Here is the sample usage of this binding handler: 

<input data-bind="date: AnyDate" type="text"> 

In our code, we can see the usage in the following line of step 12:

controlBuilder.Attributes.Add("data-bind", "date: " + propertyObject); 
  • ParseJsonDate: This is a utility function to convert JSON date into JavaScript date.
  • BindUIwithViewModel: As the name suggests, this function binds the passed viewModel to UI elements.
  • EvaluateJqueryUI: To write jQuery UI related operations. Currently, datepicker is evaluated.
  • RegisterUIEventHandlers: This function is to register the event handlers for UI elements.  Currently, click event is registered for an element; with the Id Save.  This save function first validates the page, prevents its default functionality and triggers an AJAX request to the URL specified in Person.SaveUrl. As the URL is generated from the server using Url.Action, it will be proper and we need not to worry about the domain name or virtual directory. 

This is all about Person object. So we are ready with all ingredients and its time to cook Smile | <img src=  That is, once the document is ready, we can call relevant functions one by one in the preferable order.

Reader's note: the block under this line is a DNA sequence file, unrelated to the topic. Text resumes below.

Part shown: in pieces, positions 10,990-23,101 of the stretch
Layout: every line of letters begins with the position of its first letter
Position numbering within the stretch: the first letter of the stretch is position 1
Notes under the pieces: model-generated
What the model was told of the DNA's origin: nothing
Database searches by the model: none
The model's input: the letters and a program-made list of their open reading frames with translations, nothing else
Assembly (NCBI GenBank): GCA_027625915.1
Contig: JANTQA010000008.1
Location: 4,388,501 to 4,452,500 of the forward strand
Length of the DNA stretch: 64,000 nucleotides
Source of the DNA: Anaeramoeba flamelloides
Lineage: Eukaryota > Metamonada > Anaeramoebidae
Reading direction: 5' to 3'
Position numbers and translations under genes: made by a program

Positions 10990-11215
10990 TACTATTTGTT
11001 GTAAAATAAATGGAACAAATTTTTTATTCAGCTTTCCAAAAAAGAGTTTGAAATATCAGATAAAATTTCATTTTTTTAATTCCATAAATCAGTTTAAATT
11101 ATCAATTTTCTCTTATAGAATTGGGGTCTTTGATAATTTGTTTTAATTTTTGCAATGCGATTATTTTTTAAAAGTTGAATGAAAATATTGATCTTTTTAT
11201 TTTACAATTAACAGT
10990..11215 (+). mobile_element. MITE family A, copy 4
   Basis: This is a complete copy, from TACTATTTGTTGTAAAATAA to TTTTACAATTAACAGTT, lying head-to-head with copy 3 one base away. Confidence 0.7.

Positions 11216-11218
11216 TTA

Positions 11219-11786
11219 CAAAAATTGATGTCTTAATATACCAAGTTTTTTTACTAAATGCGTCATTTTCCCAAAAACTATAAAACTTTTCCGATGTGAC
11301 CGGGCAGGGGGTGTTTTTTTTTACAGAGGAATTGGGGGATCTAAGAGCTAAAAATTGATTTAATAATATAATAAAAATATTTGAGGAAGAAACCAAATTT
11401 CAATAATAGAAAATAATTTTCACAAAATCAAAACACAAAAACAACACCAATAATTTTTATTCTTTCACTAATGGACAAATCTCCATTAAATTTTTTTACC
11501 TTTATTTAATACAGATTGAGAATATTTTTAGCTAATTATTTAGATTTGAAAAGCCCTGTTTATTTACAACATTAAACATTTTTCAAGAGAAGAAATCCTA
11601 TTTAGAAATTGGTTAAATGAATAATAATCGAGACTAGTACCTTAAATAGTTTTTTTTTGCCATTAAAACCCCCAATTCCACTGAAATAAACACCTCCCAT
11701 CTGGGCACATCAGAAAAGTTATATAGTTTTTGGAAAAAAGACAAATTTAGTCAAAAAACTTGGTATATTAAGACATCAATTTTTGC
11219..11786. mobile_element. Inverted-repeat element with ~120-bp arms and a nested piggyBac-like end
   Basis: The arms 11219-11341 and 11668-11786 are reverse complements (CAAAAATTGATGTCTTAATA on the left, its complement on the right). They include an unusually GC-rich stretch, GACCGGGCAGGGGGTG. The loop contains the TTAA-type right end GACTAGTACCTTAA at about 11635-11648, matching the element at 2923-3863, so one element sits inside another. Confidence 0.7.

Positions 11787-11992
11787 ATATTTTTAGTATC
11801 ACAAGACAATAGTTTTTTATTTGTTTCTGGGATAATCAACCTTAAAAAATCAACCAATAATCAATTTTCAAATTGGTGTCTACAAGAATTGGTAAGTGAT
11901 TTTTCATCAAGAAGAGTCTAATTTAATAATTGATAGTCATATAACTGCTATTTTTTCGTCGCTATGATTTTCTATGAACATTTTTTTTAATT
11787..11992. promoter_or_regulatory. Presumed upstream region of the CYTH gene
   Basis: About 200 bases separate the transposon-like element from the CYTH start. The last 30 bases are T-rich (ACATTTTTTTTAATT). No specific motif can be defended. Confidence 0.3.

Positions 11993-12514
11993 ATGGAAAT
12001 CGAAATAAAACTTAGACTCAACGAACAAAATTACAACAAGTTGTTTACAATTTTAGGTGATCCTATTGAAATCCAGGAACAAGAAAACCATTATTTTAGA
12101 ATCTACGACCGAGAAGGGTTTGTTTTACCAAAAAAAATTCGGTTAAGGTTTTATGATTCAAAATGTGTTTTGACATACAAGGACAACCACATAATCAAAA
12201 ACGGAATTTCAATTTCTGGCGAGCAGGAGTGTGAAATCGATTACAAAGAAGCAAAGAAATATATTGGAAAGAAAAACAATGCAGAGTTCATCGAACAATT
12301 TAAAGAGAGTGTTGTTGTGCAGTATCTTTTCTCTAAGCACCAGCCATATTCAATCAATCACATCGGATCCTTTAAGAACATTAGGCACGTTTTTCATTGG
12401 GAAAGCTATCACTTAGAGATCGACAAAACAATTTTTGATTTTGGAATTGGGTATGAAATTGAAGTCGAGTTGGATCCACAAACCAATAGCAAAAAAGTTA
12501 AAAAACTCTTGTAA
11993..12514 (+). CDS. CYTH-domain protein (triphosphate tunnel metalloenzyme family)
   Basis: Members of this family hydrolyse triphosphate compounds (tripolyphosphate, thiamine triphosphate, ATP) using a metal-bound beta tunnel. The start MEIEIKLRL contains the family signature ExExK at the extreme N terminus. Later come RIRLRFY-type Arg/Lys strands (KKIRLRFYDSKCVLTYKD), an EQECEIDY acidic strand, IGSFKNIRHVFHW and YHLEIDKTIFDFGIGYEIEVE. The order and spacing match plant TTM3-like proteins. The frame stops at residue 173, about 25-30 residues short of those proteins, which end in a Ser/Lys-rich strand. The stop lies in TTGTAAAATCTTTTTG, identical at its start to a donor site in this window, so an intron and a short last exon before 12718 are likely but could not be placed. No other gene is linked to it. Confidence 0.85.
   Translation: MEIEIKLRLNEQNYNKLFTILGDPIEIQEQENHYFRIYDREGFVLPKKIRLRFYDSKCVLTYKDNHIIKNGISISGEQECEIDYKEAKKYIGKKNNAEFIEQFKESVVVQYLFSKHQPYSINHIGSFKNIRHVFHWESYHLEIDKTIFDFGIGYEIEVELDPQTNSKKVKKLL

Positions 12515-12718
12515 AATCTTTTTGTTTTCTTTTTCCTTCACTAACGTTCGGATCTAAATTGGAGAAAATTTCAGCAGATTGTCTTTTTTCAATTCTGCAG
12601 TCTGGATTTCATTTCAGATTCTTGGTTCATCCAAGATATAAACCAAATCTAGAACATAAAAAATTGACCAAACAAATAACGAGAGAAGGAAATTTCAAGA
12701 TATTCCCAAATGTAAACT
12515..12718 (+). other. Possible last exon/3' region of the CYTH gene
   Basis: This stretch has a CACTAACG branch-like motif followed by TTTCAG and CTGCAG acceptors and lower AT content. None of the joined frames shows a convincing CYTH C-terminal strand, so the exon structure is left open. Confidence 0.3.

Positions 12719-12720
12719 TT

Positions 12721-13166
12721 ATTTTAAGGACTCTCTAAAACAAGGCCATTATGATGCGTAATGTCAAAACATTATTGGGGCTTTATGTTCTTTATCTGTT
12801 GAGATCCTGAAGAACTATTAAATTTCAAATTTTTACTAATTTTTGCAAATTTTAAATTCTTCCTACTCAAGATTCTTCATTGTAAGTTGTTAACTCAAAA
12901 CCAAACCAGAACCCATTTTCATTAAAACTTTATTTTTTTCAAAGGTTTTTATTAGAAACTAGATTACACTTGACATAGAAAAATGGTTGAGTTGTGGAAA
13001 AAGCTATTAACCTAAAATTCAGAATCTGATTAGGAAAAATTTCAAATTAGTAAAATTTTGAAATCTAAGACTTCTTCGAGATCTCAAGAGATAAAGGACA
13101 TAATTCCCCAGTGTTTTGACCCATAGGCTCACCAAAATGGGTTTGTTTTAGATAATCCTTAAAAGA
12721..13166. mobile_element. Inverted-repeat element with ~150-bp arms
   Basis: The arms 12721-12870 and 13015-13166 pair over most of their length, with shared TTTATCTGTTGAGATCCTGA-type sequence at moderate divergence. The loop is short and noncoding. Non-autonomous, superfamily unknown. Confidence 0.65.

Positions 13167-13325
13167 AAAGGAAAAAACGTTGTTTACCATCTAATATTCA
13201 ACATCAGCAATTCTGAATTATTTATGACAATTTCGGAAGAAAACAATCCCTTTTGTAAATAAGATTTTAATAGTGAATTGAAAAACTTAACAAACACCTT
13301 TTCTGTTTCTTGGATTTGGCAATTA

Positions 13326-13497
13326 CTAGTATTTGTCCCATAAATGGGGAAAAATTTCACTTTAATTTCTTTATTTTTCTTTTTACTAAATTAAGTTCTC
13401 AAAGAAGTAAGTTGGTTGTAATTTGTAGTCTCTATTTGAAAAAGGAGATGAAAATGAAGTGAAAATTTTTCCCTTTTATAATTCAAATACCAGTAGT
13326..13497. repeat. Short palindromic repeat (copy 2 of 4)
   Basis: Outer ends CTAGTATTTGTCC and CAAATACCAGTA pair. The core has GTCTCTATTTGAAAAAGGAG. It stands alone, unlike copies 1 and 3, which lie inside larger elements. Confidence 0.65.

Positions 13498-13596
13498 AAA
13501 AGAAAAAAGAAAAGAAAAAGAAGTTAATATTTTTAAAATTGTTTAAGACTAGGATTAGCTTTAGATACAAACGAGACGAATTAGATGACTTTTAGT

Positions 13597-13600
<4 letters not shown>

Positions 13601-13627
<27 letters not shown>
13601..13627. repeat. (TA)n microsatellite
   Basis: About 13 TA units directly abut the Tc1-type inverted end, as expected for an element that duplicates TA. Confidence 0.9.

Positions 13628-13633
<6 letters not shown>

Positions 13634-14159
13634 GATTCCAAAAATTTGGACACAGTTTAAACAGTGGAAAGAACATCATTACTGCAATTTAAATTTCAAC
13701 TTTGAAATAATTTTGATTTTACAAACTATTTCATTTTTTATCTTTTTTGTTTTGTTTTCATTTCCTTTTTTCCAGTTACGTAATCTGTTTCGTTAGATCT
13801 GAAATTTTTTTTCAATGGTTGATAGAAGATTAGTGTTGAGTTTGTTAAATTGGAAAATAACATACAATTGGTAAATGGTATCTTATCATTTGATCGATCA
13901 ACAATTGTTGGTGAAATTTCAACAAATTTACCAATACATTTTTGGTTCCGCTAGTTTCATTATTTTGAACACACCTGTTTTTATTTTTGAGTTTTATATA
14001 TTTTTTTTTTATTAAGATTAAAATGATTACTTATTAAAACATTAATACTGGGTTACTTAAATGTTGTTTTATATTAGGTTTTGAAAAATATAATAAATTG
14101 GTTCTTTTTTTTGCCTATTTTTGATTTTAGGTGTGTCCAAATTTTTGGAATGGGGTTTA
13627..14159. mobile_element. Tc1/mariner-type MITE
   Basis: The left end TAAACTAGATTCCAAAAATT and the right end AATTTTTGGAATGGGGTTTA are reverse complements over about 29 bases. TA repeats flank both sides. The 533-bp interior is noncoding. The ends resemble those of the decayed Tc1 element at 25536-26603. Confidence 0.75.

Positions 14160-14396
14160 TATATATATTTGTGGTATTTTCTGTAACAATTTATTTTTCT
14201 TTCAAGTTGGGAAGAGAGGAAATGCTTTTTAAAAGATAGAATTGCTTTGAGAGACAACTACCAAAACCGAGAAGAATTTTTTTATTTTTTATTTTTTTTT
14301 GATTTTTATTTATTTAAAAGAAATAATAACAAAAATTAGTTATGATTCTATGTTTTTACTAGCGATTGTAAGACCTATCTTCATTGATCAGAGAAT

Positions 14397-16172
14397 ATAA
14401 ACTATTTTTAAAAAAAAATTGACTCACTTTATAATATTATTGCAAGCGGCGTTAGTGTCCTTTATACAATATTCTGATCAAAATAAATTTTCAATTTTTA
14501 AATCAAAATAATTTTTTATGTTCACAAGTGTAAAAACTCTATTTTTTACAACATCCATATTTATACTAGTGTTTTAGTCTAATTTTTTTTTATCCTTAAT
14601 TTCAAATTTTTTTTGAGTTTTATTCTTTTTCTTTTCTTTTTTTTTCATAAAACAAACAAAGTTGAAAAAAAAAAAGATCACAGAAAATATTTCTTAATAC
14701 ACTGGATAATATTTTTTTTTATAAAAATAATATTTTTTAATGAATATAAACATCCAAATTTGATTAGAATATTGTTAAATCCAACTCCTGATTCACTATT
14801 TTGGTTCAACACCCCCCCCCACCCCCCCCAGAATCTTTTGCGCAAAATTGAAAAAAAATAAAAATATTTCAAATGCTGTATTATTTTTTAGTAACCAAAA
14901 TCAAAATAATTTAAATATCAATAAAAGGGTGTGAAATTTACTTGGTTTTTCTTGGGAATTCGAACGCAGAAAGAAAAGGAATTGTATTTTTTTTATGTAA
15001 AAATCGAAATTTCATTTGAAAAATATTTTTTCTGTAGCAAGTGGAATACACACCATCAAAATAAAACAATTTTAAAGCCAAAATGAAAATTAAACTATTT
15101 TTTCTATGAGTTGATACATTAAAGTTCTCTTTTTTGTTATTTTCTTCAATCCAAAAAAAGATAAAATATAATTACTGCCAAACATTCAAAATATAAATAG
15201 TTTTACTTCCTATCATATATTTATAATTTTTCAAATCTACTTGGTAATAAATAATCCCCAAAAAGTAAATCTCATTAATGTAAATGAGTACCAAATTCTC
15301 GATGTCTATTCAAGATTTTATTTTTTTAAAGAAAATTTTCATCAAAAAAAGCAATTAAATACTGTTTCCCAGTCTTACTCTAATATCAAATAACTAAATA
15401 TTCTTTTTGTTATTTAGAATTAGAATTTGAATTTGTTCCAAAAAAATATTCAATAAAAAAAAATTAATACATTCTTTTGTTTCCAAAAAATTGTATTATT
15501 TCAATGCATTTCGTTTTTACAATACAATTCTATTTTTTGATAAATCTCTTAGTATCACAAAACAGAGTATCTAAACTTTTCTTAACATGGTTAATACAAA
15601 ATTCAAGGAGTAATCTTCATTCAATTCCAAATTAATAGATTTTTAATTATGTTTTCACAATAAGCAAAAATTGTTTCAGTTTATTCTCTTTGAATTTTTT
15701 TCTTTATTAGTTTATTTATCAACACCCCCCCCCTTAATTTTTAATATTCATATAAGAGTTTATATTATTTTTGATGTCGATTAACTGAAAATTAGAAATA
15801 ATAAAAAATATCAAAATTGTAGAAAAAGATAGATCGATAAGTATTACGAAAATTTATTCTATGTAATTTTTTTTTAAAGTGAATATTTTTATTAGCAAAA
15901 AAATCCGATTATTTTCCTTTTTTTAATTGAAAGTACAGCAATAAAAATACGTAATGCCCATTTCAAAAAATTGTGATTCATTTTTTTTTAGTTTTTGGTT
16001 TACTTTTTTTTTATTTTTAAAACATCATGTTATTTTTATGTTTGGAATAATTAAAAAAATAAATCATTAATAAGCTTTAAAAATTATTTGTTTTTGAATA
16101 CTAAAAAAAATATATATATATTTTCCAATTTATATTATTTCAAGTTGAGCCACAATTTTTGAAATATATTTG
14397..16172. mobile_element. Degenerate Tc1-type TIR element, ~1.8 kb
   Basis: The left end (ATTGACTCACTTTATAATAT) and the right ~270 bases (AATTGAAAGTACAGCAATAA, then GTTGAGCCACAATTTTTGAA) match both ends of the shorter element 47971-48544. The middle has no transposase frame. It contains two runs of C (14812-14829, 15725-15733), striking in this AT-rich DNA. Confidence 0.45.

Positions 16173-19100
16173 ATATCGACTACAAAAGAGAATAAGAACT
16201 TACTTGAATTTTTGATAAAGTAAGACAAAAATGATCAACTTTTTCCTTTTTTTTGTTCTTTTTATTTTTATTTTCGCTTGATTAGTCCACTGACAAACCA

That is it! we are done, run the project and see the result.   

Points of Interest

We have built a page with 100s of basic UI elements and 7 rich elements i.e. Jqx Grids x 3 (Three Tabs with same no. of controls), which deals with a large JSON data. The page works very smoothly and we are not seeing any performance issues. Coming to the code, it is something more complex than what I described here. The used JavaScript pattern is similar to this thought, it was split into various files again (having trust on bundling and minification! ). 

The final thing that every traditional ASP.NET developer wondering is about zero server-side code (well, excluding razor in between) for UI manipulation purpose.  For me theoretically it makes more sense to say, "Let client do its work. We are only to serve data".  


  •  25th November, 2013 - 1.1.0 - Updated with observable dropdownlist. 
  •  26th September, 2013 - 1.0.1 - Attached the sample project.   
  •  25th September, 2013 - 1.0.0 - Initial version. 


This article, along with any associated source code and files, is licensed under The Code Project Open License (CPOL)

Written By
Software Developer (Senior) Aditi Technologies
India India
Naveen Bhat is a self thought passionate programmer, he loves to write code which human can understand and computers can interpret! He started his professional career with .Net Framework 3.5 using C# as a language, but while in college he used to code in C, C++ and VB6.

He often shares his technical experience in his blog and here.

Later in his career, he mesmerized with the beauty of javascript development, which he used to hate once. This credit goes to Douglas Crockford for his book "Javascript Good Parts". Since then he started to explore javascript more and enjoys it as same as C#. So, Node.js became his another server-side development choice. While exploring more on javascript, he got attracted with functional programming. Soon he realized that his understanding of functional development was wrong and he has to re-learn it! Well, he is exploring Scala and Clojure now.